Type: Call for Papers
Date: November 1, 2019 to January 17, 2020
Location: Hong Kong, China
This conference focuses on the checkpoints as gateways regulating resource flow across borders. Border checkpoint is a state institution common to all nation-states. In most instances it is highly securitized if not militarized. It is the prime establishment responsible for regulating trans-boundary movements and enforcing the selective permeability of borders. As border crossings are allowed only at sanctioned points of entry and exit, checkpoints are therefore the point of power negotiation among state and non-state actors in the maintenance and modification of borders as an institution of inclusion/exclusion. Different types of border crossings are guarded by different state agencies such as customs, immigration, border police and military. Oftentimes, a significant difference can be found between the two sides of a border in terms of strictness of checkpoint control. At the local level, it is the immigration and customs officials who constantly negotiate the application of laws and exercise the discretion to decide on which kinds of goods/people to let go, in what quantities, by whom, at which checkpoints, and in what moments. In this sense, repeated negotiation of the licitness of social and commodity movements is a key activity revolve around the checkpoints.
More specifically, this Conference looks at checkpoint politics in Chinese borders. China shares land borders with 14 nations and institutes numerous control points along its borders. For instance, in Heilongjiang alone there are four land (two of them rail) and 14 maritime (river) checkpoints bordering Russia. In Xinjiang, there are land checkpoints bordering Kazakhstan, Kyrgyzstan, Tajikistan, and Pakistan. These control points differ in the nature of the border landscape, the institutional arrangement of checkpoints, as well as the relationships between neighboring territories. They present the idiosyncrasy of each border crossing even within a single country. What are the instrumental roles played by checkpoint in shaping border dynamics? In what ways do checkpoints configure the cross-border flow of goods and people? How do border-crossers – brokers and petty traders alike – negotiate their crossings with border officials at the checkpoint? What are the navigating strategies and tactics? The case of Chinese checkpoints should offer rich comparative cases that could reveal the commonalities as well as peculiarities characterizing checkpoint politics and trans-border shadow exchanges.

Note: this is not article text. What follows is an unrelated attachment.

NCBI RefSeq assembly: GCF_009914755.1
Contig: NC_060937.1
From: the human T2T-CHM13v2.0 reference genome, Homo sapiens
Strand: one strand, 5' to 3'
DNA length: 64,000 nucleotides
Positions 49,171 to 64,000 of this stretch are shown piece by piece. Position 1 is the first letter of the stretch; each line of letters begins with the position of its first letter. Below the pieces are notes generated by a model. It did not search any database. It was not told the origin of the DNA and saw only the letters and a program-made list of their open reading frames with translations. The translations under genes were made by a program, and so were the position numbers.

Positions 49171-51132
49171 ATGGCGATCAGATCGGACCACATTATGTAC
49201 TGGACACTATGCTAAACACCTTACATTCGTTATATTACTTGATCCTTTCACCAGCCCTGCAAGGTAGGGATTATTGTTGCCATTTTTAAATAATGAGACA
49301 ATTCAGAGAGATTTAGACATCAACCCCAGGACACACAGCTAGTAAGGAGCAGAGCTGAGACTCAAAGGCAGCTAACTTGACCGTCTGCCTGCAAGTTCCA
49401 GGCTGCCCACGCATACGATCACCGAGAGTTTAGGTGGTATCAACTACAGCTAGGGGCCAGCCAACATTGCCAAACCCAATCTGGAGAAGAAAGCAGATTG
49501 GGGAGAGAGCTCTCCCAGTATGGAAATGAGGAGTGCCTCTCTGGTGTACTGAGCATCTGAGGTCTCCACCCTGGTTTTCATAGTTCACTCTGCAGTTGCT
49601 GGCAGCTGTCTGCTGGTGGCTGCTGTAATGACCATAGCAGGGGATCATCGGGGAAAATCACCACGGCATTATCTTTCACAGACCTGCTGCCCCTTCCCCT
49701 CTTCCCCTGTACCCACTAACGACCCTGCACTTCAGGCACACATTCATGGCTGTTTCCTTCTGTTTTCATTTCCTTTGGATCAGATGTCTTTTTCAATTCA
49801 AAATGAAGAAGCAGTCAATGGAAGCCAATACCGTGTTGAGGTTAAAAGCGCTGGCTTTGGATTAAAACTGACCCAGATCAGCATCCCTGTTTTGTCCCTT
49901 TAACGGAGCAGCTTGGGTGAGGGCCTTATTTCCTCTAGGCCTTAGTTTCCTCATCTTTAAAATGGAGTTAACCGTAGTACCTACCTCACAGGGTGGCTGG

Objectives of the Conference